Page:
Custer

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About The Book

In this lavishly illustrated volume, Larry McMurtry, the greatest chronicler of the American West, tackles for the first time one of the paramount figures of Western and American history.

 On June 25, 1876, General George Armstrong Custer and his 7th Cavalry attacked a large Lakota Cheyenne village on the Little Bighorn River in Montana Territory. He lost not only the battle but his life—and the lives of his entire cavalry. “Custer’s Last Stand” was a spectacular defeat that shocked the country and grew quickly into a legend that has reverberated in our national consciousness to this day.

Pulitzer Prize winner Larry McMurtry has long been fascinated by the “Boy General” and his rightful place in history. In Custer, he delivers an expansive, agile, and clear-eyed reassessment of the iconic general’s life and legacy—how the legend was born, the ways in which it evolved, what it has meant—told against the broad sweep of the American narrative. We see Custer in all his contradictions and complexity as the perpetually restless man with a difficult marriage, a hunger for glory, and an unwavering confidence in his abilities.

McMurtry explores how the numerous controversies that grew out of the Little Bighorn combined with a perfect storm of technological developments—the railroad, the camera, and the telegraph—to fan the flames of his legend. He shows how Custer’s wife, Libbie, worked for decades after his death to portray Major Marcus Reno as the cause of the disaster of the Little Bighorn, and how Buffalo Bill Cody, who ended his Wild West Show with a valiant reenactment of Custer’s Last Stand, played a pivotal role in spreading Custer’s notoriety.

While Custer is first and foremost an enthralling story filled with larger-than-life characters—Ulysses S. Grant, William Tecumseh Sherman, William J. Fetterman, Sitting Bull, Crazy Horse, Red Cloud—McMurtry also argues that Little Bighorn should be seen as a monumental event in our nation’s history. Like all great battles, its true meaning can be found in its impact on our politics and policy, and the epic defeat clearly signaled the end of the Indian Wars—and brought to a close the great narrative of western expansion. In Custer, Larry McMurtry delivers a magisterial portrait of a complicated, misunderstood man that not only irrevocably changes our long-standing conversation about Custer, but once again redefines our understanding of the American West.

About The Author
Photo Credit: Diana Lynn Ossana

Larry McMurtry is the author of twenty-nine novels, including the Pulitzer Prize–winning Lonesome Dove, three memoirs, two collections of essays, and more than thirty screenplays. He lives in Archer City, Texas.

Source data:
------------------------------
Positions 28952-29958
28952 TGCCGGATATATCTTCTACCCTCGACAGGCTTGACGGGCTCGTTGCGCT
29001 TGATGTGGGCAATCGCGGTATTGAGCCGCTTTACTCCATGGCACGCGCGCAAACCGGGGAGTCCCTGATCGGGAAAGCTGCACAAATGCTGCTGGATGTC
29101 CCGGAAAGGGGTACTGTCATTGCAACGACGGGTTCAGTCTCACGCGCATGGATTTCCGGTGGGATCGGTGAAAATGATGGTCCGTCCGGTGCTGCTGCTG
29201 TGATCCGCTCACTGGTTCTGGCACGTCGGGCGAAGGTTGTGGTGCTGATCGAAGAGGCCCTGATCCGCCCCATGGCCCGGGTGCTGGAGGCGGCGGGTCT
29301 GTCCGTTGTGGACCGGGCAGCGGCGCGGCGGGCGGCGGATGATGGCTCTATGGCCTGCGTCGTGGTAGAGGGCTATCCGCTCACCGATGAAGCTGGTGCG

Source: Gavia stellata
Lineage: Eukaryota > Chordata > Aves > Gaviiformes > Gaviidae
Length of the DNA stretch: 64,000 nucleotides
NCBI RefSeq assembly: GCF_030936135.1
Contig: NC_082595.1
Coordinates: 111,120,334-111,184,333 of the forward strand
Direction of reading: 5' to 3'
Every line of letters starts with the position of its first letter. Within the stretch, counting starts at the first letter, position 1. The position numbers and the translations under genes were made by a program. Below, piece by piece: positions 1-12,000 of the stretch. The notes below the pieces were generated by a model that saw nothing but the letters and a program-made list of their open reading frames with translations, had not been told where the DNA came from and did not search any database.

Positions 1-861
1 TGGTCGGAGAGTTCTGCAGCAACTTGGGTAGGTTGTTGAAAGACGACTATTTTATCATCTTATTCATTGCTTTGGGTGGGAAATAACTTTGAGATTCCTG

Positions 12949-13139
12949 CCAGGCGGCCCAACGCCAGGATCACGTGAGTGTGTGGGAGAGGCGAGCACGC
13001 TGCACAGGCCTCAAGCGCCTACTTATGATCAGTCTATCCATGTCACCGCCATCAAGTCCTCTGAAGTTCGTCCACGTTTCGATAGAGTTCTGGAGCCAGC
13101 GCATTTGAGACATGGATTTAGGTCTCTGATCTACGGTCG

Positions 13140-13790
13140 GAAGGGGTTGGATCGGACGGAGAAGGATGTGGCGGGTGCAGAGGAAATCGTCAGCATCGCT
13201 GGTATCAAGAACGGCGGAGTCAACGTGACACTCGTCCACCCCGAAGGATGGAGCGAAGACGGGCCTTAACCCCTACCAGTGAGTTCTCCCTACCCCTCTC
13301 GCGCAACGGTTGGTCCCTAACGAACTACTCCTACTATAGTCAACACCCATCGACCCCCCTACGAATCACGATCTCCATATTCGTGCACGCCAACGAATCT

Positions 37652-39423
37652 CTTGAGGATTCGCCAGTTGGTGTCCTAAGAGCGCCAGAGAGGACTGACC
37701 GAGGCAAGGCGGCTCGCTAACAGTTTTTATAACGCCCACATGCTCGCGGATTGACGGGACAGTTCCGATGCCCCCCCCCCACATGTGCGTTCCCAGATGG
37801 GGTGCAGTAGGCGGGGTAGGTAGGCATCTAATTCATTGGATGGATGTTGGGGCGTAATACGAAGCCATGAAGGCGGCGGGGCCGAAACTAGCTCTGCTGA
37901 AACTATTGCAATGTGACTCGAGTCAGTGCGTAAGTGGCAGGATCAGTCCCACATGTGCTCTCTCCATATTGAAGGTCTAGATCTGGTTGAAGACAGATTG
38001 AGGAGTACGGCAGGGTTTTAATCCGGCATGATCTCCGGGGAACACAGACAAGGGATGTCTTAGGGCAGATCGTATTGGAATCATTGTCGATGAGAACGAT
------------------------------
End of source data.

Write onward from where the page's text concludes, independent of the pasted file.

Product Details
  • Publisher: Simon & Schuster (November 2012)
  • Length: 192 pages
  • ISBN13: 9781451626223

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Raves and Reviews

“The celebrated novelist offers . . . fresh insights on the Custer story. . . . The distilled perceptions of a lifetime of study, beautifully illustrated.”

– Kirkus Review

“Pulitzer Prize-winner McMurtry continues to be an outstanding chronicler of Western legend and lore.”

– Booklist

“A master.”

– The Boston Globe

“One of America’s great storytellers.”

– The Wall Street Journal

“Larry McMurtry has the power to clutch the heart and also to exhilarate.”

– The New Yorker

“Few authors match McMurtry’s voice of unsentimental authority.”

– The Chicago Tribune

“McMurtry has reminded us that, in the hands of a maser, entertaining, old-fashioned storytelling rooted firmly in uniquely American experiences and landscape is pretty darn hard to beat.”

– The Washington Post

“McMurtry’s book does what dozens of others on Custer have not. It cuts through many of the myths. . . . It’s entertaining and educational at the same time.”

– USA Today (3.5 out of 4 stars)

“It is plain speaking that McMurtry delivers . . . the same laconic, whimsical voice that makes his novels so entertaining and readable. The effect is as if one is sitting in a small lecture hall, listening as McMurtry tells his stories from a few notes in a rambling style . . . often revealing and insightful as well as wry and funny.”

– The Star Tribune (Minneapolis)

“Larry McMurtry, chronicler of the American West, takes on the controversial figure of Lt. Col. George Armstrong Custer in his newest book . . . to contribute to the canon with a short biography that would help bring the complex man into focus.”

– The Wall Street Journal

“Thoroughness wasn’t Larry McMurtry’s aim when he set out to write this brief treatment. . . . What McMurtry has produced is indeed appealing, with vivid images of Custer, his family and his battles. . . . Despite the lengthy consideration that the author has obviously given his subject. . . this is no hagiography.”

– Smithsonian Magazine

“The foremost chronicler of the American West adds new perspective to our understanding of the frontier experience with this coffee-table-format biography of George Custer.”

– The Sacramento Bee

“It’s a keeper. . . . If you’re into Custerology or if you’re a history buff, there’s one word to remember when asked what you want this gift-giving season: ‘Custer.’ Because it’s truly impressive.”

– Pryor Daily Times (Oklahoma)

“A brief, breezy tour of the man and the conflict, complete with an astonishing variety of photographs and artistic renderings. . . . The reader is in good hands; it’s as if McMurtry invited a customer to the back of his Texas bookstore to spend an afternoon going through his collection.”

– Timothy Egan, The New York Times Book Review

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